– Discuss translating this into a feasible project design
– Figure out what questions can feasibly be addressed
– Housekeeping: Include these first thoughts in a paragraph in the
• e.g. ARV evaluation – funding constraints shifted radically,
quickly – design changed, and changed again
Stage 2:
Preparation through appraisal
Define project development
objectives and results framework
• This activity
– clarifies the results chain (logic of impacts) for the
– identifies the outcomes of interest and the indicators
best suited to measure changes in those outcomes,
– the expected time horizon for changes in those
• This will provide the lead evaluator with the
project specific variables that must be included
in the survey questionnaire and a notion of
timing for scheduling data collection.
Work out project design features
that will affect evaluation design
• Target population and rules of selection
– This provides the evaluator with the universe for the
treatment and comparison sample
• Roll out plan
– This provide the evaluation with a framework for
timing data collection and, possibly, an opportunity to
define a comparison group
• Think about non-objective undermining changes
that will enhance the evaluation (and this will
likely be iterative)
Narrow down the questions for the
• Questions aimed at measuring the impact of
the project on a set of outcomes, and
• Questions aimed at measuring the relative
effectiveness of different features of the
Questions aimed at measuring the impact of
the project are relatively straightforward
• What is your hypothesis? (Results framework)
– By expanding water supply, the use of clean water will increase,
water borne disease decline, and health status will improve
• What is the evaluation question?
– Does improved water supply result in better health outcomes?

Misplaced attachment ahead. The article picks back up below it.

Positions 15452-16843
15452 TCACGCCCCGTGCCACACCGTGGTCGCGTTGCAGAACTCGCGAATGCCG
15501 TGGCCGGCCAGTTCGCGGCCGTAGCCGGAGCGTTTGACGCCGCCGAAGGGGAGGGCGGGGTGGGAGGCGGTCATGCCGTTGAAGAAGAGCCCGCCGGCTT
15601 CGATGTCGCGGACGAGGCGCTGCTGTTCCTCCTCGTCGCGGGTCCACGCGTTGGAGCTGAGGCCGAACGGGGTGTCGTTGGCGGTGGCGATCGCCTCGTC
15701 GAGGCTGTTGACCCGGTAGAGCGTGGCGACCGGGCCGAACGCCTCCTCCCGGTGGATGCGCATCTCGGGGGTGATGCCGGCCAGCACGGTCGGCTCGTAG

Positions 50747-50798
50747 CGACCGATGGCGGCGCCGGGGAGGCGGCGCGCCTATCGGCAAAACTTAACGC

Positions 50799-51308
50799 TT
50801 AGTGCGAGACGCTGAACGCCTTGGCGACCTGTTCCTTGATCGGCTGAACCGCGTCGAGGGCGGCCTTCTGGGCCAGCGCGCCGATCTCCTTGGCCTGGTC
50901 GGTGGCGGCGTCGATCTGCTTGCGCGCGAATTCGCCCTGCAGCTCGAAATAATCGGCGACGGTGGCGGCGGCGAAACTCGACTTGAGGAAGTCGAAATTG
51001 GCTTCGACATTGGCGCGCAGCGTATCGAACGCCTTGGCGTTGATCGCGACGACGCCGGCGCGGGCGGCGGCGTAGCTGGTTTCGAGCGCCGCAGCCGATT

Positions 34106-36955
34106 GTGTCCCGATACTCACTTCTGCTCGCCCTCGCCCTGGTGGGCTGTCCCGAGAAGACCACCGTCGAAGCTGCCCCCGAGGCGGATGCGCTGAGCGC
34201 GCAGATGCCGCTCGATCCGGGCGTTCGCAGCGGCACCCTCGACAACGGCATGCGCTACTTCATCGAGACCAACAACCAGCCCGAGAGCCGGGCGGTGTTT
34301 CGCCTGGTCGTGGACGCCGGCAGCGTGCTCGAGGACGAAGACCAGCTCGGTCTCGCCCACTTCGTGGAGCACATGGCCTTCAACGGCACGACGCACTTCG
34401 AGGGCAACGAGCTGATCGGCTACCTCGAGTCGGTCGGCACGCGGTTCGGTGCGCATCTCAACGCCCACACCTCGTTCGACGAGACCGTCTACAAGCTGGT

• How can do you test the hypothesis?
– The government might randomly assign areas for expansion in water
supply during the first and second phase of the program
• What will you measure?
– Measure the change in health outcomes in phase I areas relative to
the change in outcomes in phase II areas. Outcomes will include use
of safe water (S-T), incidence of diarrhea (S/M-T), and health status
(L-T, depending on when phase II occurs). Add other outcomes.
• What will you do with the results?
– If the hypothesis proves true go to phase II; if false, modify policy.
Questions aimed at measuring the relative
effectiveness of different project features
require identifying the tough design choices on the
• What is the issue?
– What is the best package of products or services?
• Where do you start from (what is the counterfactual)?
– What package is the government delivering now?
• Which changes do you or the government think could
be made to improve effectiveness?
• How do you test it?
– The government might agree to provide a package to a
randomly selected group of households and another
package to another group of households to see how the
two package perform
• What will you measure?
– The average change in relevant outcomes for
households receiving one package versus the same for
households receiving the other package
• e.g. extension vs fertilizer+extension vs
• What will you do with the results?
– The package that is most effective in delivering